Terrorism - the Total Cost

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Terrorism:
The Total Cost

Introduction
Terrorism has many costs, whether it is emotionally, or financially. No matter the results, failed or successful, there are costs involved. The terrorist utilize finances, energy, time, design and method engineering, as well as the one being terrorized incurring the possibility of greater costs. Either way it is viewed, the loss of life remains the biggest cost, and most impacting. The effect of a single act of terrorism causes fear, reduced lives, jobs, purchases, travel, and lost wages, salaries, and time. Even the “failed” attacks succeed in hitting American's wallets. Understanding the history, causes, and methods used in most terrorism and the initial attacks, helps to develop an understanding of prevention, which ultimately helps protect what each individual holds as valuable. (Indivigilo, 2009, p.1) Terrorism Defined from the Beginning

Terrorism is not easily defined due to the fact that the meaning changes with the changes in social and historical contexts. Although, terrorism is another tactic of Satan’s attempt to remove our relationship from God. The history of terrorism is as old as human's willingness to use violence to affect politics. The Sicarii were a first century Jewish group who murdered enemies and collaborators in their campaign to oust their Roman rulers from Judea. The Hashhashin, were an Islamic group of secrecy in Iran and Syria from the 11th to 13th century. During that time, terrorism began throughout the international system of nation-states. Their success was based on the mass media's creation of fear and terror amongst many people. (Zalman, 2001) Modern terrorism originated from the French Revolution (1789-1799), to describe the action of the French government. After World War II, people revolted against European domination of the world, and nationalistic groups were then viewed as a terrorist group. As years pass, hate groups, violent left-wing groups, and rogue regimes were added to the list of suspected terrorists. (White, 2009, p.6) Although the characterization of terrorism as a state action faded, the idea of terrorism as an attack against an existing political order became more prominent. (Zalman, 2001)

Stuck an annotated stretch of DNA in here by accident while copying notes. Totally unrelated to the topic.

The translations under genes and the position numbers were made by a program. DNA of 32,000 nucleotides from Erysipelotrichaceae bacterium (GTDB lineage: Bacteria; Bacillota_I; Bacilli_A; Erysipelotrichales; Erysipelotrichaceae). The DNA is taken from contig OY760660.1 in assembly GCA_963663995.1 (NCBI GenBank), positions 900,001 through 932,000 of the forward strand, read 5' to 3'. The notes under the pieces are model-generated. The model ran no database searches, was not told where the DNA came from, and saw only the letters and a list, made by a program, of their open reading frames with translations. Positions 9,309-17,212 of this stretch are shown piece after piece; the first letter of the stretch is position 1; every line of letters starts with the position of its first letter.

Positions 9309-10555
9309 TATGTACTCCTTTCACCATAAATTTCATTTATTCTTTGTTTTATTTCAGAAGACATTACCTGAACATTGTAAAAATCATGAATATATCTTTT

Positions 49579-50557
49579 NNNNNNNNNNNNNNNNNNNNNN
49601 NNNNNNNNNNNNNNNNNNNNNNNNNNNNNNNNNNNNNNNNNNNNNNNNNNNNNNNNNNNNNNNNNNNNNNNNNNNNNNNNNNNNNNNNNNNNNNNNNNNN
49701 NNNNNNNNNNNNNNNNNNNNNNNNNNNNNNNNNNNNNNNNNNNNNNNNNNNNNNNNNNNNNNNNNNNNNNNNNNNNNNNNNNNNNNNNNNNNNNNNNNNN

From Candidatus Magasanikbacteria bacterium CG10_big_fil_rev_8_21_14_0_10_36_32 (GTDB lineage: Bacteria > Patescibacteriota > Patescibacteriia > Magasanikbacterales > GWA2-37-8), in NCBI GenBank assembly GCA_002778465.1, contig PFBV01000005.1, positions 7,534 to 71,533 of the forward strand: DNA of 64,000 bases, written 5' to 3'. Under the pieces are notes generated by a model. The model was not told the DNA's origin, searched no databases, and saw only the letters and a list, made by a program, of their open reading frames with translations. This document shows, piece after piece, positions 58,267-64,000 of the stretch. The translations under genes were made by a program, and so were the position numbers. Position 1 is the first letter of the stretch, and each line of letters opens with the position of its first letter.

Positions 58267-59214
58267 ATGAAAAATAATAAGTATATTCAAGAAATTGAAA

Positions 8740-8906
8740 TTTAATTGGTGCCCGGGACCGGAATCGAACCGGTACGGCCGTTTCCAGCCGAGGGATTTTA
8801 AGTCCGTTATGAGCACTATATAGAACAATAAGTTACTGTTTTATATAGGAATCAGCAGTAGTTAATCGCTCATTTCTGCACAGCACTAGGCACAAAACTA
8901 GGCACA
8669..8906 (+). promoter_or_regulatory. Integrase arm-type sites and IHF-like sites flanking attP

By the 1950's, terrorist groups with a nationalist agenda had formed in every part of the world. A few that are mentioned, the Kurds, the Kurdistan Worker's Party, formed in 1970s, along with Liberation Tigers of Tamil Eelam, which used suicide bombing and other lethal tactics to wage a battle for independence against the Sinhalese majority government. Also throughout this period, high jacking became a favorite tactic. This era gave contemporary sense of terrorism as highly theatrical, symbolic acts of violence by organized groups with specific political grievances. The 1972 Munich Olympics tragedy was politically motivated. This event and those to follow have changed the United States' handling of terrorism.

The acts alone do not define the incident as terrorism, the motive does. The simple definition involves three parts, use of force, innocent people, for political purposes. As well there are different forms of terrorism, such as: (White, 2009, p. 10) • Technological Terrorism: weapons of mass destruction • Cyberterrorism: computer attacks, viruses, or destruction of information infrastructure • Narco-terrorism: drug profits used to finance crime, or gangs use crime to control production and distribution • Ecoterrorism: sabotage, tree spiking, property damage, intimidation, and arson • Nuclear terrorism: nuclear devices or radioactive materials for massive devastation • Agroterrorism: chemical or a disease agent against livestock/crops or into the food chain Causes

Although many people today believe that that religious fanaticism "causes" terrorism, it isn't true. It is known that religious zealotry does not 'cause'...
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